Naas Branch

Quite often you will meet people from Naas who, when seeing boats on the canal just below the town will remark ‘I have lived here all my life and I have never seen a boat.’  Well Kildare IWAI is changing that phenomenon through the Naas Canal Festival.

Kildare IWAI has over the years established regular boat rallies to Naas. Beginning in October 2009 the Naas Canal Festival has become an annual end of season event for Kildare IWAI. The event has enjoyed great support from Naas Town Council, Naas Historical Society, Kildare Youth Services (KYS), local businesses and the community in Naas. Kildare IWAI has also received great support from the Heritage Boat Association (HBA), many of whom attended the festival in October 2009 to mark 220 years of navigation on the Naas Branch.

The Naas Branch of the Grand Canal has quite a story to tell. Here it is in summary.

The Naas Branch was constructed by an independent company in 1786, with pick and shovel. The purpose was to carry trade from Kilcullen along the Herbertstown/Corbally Branch and onwards to the main line of the Grand Canal through Sallins and onto Dublin. In the end, the canal was only built as far Corbally Harbour, a further 8km from Naas Harbour, where the water source is located. Ownership of the Naas Branch soon transferred to the Grand Canal Company and later to CIE, but even so, trading along this portion of the canal was limited. Trading ceased altogether on the Grand Canal in 1959 and the canal gradually became derelict.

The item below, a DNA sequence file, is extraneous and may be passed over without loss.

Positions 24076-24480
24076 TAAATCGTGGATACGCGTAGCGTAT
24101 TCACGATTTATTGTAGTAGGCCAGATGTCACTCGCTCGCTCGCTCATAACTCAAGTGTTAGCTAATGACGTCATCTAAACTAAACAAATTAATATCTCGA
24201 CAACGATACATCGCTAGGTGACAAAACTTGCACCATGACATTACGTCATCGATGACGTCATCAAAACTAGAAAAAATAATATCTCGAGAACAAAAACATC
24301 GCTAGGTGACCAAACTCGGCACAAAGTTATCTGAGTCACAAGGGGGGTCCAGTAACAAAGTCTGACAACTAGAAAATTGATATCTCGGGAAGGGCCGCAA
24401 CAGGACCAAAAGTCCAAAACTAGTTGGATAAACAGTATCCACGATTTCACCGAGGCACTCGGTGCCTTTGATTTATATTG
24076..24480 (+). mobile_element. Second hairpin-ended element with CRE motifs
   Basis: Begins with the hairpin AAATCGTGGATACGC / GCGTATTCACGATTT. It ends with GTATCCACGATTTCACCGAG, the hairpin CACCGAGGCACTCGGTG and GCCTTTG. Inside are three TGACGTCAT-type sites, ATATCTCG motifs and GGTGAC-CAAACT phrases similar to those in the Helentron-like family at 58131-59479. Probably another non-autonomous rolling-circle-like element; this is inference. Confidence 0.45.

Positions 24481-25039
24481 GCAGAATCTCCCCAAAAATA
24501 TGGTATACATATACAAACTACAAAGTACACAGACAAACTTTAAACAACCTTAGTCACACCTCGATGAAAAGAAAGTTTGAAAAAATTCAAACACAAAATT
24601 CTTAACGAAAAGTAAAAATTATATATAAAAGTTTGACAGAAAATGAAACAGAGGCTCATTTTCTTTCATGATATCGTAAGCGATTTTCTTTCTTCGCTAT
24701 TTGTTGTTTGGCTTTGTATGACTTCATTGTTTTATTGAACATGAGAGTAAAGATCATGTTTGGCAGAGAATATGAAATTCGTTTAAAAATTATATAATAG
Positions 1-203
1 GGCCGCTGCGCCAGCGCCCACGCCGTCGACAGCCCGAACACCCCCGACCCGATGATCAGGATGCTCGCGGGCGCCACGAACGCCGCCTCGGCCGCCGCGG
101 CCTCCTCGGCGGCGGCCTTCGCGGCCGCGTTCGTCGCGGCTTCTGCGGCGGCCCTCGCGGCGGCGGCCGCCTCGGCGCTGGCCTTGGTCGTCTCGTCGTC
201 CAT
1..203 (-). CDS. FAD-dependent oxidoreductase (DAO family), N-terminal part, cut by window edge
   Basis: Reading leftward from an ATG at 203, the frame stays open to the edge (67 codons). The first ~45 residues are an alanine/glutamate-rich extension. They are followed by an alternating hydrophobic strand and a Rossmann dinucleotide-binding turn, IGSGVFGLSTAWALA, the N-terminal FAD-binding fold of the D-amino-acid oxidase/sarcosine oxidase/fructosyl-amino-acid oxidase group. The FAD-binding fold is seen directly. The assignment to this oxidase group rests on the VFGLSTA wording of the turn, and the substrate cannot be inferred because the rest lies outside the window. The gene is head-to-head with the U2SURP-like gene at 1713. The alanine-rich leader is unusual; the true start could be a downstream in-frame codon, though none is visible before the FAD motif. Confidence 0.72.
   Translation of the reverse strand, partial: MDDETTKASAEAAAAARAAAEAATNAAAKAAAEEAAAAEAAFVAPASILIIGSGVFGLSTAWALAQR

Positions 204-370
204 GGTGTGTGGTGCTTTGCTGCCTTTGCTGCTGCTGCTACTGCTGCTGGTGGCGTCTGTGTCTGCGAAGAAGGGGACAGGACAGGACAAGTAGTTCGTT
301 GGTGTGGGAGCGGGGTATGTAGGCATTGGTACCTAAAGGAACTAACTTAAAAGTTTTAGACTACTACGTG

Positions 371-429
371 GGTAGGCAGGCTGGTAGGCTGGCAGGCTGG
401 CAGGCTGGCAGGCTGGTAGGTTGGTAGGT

In 1977, Dublin IWAI began work to restore the Naas Branch of the canal. Regular campaigning at Boat Rallies over the following years pushed for restoration of the Naas Branch. Much of this restoration work took place during the tenure of the OPW. In 1984, Kildare IWAI was formed and in 1987, the Naas Branch of the Grand Canal was officially reopened. Leinster Leader  It was 2002 when Naas Harbour was finally reopened. However, the Herbertstown/Corbally Branch has remained closed to navigation because of the obstruction and culvert under the Limerick Road.

So why is Naas such an attractive destination for boat owners?

Kildare IWAI has renewed its focus on Naas for a number of reasons.

Firstly, the flight of five locks to ascend to Naas Harbour marks the highest point on the Grand Canal. This in itself is a challenge to boat owners. These locks must continue to be used to preserve them and to do justice to the efforts of past IWAI Members and the authorities who worked to restore the Branch in the 1980s.

Naas Harbour is a real gem of Kildare’s county town. It boasts safe mooring in the shadow of the restored Canal Stores and is located only a short distance from all that Naas has to offer. The appearance of boats in Naas on a regular basis highlights the amenity potential of the linear park from Sallins to Naas.

Holding the annual canal festival in Naas Harbour, focuses on the positive contribution that boat tourism makes to the local economy in Naas and its environs. The Naas Branch is hugely popular with walkers and cyclists and the boats bring added colour and life to the area.

The campaign to reopen the Herbertstown/Corbally Branch continues.

During the Naas Canal Festival, members of Kildare IWAI take visitors along the Corbally Branch as far as the Limerick Road culvert.

Kildare IWAI is seeking support for the redesign of the watercourse under the road to allow navigation once again. This action will take place in the context of other road developments proposed for this area, to minimise the cost to Kildare Co Co. Kildare IWAI has been working with Waterways Ireland, the navigation authority to progress the campaign for restoration of the Herbertstown/Corbally Branch and the extension of the linear Park to Corbally Harbour.

It is the hope of Kildare IWAI that in time a fully restored Herbertstown/Corbally Branch and Harbour will extend areas where people can safely walk, run, cycle and teach children to appreciate and use waterways with kayaking and canoeing.

AK 2014